It was time to leave this place and I hoped it would be forever.
I could feel the fingers of the ghosts of the Frenchmen's Mill grasping at my soul, clawing at my memory as I hurried my steps back to that warmer place that now seemed I left so long ago.
They were but figures on the fire's far side, their faces carrying on a silent conversation back and forth, my Grandfather and the pilgrim widow down from the Northwoods. They had a peaceful joy upon their faces, like old, old friends reliving a lifetime once more together. As my awareness left them there, my eyes began to follow the sparks rising from the fire. It was then - I could not believe I had not noticed it before - I realized the stars had come back to life, released from the cover of the snowfall clouds. I spun myself around upon the logs on which I sat to shade my eyes from the campfire's blaze. The sky was full of stars and as my eyes slowly became nightime eyes, the stars became more and more, a sea of stars. Ah! Look! A shooting star crashing in from the northern west, like a campfire spark descending ... a moving ember in radiant glory until its dying moment.
I noticed that when the stars come out on a freezing night, the freshly fallen snow seems to come alive - as if wintry angels had flown by powdering the snow with diamond dust. The snowfields looked like an enchantment had come upon them. The snowfield looked like Creation as done in wintertime, innocent, reborn, renewed, virgin purity waiting for the first footsteps of fallen man.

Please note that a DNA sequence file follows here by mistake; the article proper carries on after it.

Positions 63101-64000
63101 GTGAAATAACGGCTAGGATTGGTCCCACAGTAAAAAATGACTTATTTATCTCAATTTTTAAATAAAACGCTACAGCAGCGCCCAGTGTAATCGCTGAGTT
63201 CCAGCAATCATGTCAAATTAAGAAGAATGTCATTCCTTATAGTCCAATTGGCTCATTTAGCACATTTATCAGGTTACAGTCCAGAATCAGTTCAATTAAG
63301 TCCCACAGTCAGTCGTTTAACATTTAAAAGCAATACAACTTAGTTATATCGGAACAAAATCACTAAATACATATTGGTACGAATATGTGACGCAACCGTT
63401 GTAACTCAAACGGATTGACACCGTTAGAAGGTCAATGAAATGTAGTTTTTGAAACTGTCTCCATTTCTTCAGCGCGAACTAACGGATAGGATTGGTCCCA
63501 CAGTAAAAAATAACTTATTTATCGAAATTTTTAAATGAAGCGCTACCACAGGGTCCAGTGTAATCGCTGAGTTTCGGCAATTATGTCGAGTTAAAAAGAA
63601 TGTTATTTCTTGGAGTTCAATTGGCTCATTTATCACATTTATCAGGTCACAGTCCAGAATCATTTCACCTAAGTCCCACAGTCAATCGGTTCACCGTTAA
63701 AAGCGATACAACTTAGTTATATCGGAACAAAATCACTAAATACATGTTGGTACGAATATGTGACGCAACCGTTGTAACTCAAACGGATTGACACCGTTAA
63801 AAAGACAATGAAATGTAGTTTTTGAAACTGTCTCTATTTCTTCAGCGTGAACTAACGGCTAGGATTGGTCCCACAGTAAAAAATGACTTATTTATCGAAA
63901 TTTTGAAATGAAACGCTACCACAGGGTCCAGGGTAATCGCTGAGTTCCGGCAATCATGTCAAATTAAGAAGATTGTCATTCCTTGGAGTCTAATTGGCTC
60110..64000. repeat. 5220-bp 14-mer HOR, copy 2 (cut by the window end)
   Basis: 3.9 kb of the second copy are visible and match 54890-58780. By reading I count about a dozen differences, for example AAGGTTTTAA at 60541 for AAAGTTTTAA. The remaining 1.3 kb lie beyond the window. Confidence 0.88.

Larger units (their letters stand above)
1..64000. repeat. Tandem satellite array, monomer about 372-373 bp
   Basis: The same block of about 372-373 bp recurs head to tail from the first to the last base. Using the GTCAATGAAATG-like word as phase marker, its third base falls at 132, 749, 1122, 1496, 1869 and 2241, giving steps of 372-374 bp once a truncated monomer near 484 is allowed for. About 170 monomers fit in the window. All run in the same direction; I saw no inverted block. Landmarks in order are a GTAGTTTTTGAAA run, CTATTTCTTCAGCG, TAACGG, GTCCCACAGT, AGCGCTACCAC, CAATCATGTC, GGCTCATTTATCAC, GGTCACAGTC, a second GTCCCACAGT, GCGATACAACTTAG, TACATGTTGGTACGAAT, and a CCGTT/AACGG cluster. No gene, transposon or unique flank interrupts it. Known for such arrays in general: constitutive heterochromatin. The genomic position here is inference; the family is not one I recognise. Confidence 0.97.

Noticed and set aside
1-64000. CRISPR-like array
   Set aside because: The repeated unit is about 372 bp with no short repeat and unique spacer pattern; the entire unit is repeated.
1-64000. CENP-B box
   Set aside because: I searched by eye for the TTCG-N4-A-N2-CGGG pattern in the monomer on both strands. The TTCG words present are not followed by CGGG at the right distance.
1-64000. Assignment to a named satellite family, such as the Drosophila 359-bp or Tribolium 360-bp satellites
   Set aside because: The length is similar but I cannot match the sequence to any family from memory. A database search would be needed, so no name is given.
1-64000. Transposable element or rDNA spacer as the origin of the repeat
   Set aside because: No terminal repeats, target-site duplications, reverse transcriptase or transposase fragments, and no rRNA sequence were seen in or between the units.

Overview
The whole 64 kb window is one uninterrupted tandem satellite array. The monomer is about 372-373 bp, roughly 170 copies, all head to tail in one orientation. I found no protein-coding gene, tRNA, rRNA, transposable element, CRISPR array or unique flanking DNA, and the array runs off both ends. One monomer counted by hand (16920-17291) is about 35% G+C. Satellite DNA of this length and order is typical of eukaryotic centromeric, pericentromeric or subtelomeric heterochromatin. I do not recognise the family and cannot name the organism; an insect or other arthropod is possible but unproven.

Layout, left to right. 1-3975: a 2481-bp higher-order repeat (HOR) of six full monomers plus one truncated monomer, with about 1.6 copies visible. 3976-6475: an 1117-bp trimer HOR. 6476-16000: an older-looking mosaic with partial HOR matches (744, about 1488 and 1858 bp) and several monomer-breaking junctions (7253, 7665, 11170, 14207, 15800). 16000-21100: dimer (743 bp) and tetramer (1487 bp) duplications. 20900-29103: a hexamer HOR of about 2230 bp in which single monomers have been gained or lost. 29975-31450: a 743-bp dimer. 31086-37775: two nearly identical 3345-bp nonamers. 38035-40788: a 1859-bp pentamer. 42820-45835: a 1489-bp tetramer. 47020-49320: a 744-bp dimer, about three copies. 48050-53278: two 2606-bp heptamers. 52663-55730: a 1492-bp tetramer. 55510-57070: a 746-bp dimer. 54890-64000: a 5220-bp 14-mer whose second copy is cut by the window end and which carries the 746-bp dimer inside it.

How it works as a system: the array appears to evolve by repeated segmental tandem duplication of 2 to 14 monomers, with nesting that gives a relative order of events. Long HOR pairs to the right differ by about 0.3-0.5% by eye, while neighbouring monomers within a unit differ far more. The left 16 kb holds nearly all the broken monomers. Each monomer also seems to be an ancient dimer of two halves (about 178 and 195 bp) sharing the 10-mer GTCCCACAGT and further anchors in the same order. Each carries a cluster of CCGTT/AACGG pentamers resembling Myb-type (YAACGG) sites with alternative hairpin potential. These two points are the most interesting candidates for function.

"Boy, the fire. Tend to the fire if you would." My grandfather's voice rose well above the quiet conversation. Apparently some time had passed while I was wandering through the stars for the campfire was now in its ebb. I worked three small logs into the fire, but they did not seem to catch the fire themselves. So I leaned inch by inch into the heat of the retiring fire and then let my warm breath blow first gently then more heartily over the glowing embers. With each breath the fire hidden in the embers rose back to life, more and more, until they had become a fire again.
In a most modest way, I felt like God.
Across the fire, the two old souls stood up. They seemed to exchange solemn, sacred words, that required them to become close and holy whispers. They embraced. Then pulled apart, but not to the point of losing touch with one another. One last wistful gaze, yes, it seemed to me to be THE last gaze they might ever share. A sad turn and with a sad look across the fire, I knew it was time to go. We left that campfire with only one look back.. The widow waved. We went on, traveling within our little overlapping circles of lantern light.
The further the campfire was left behind, the more the cold wind began to fight its way into our souls.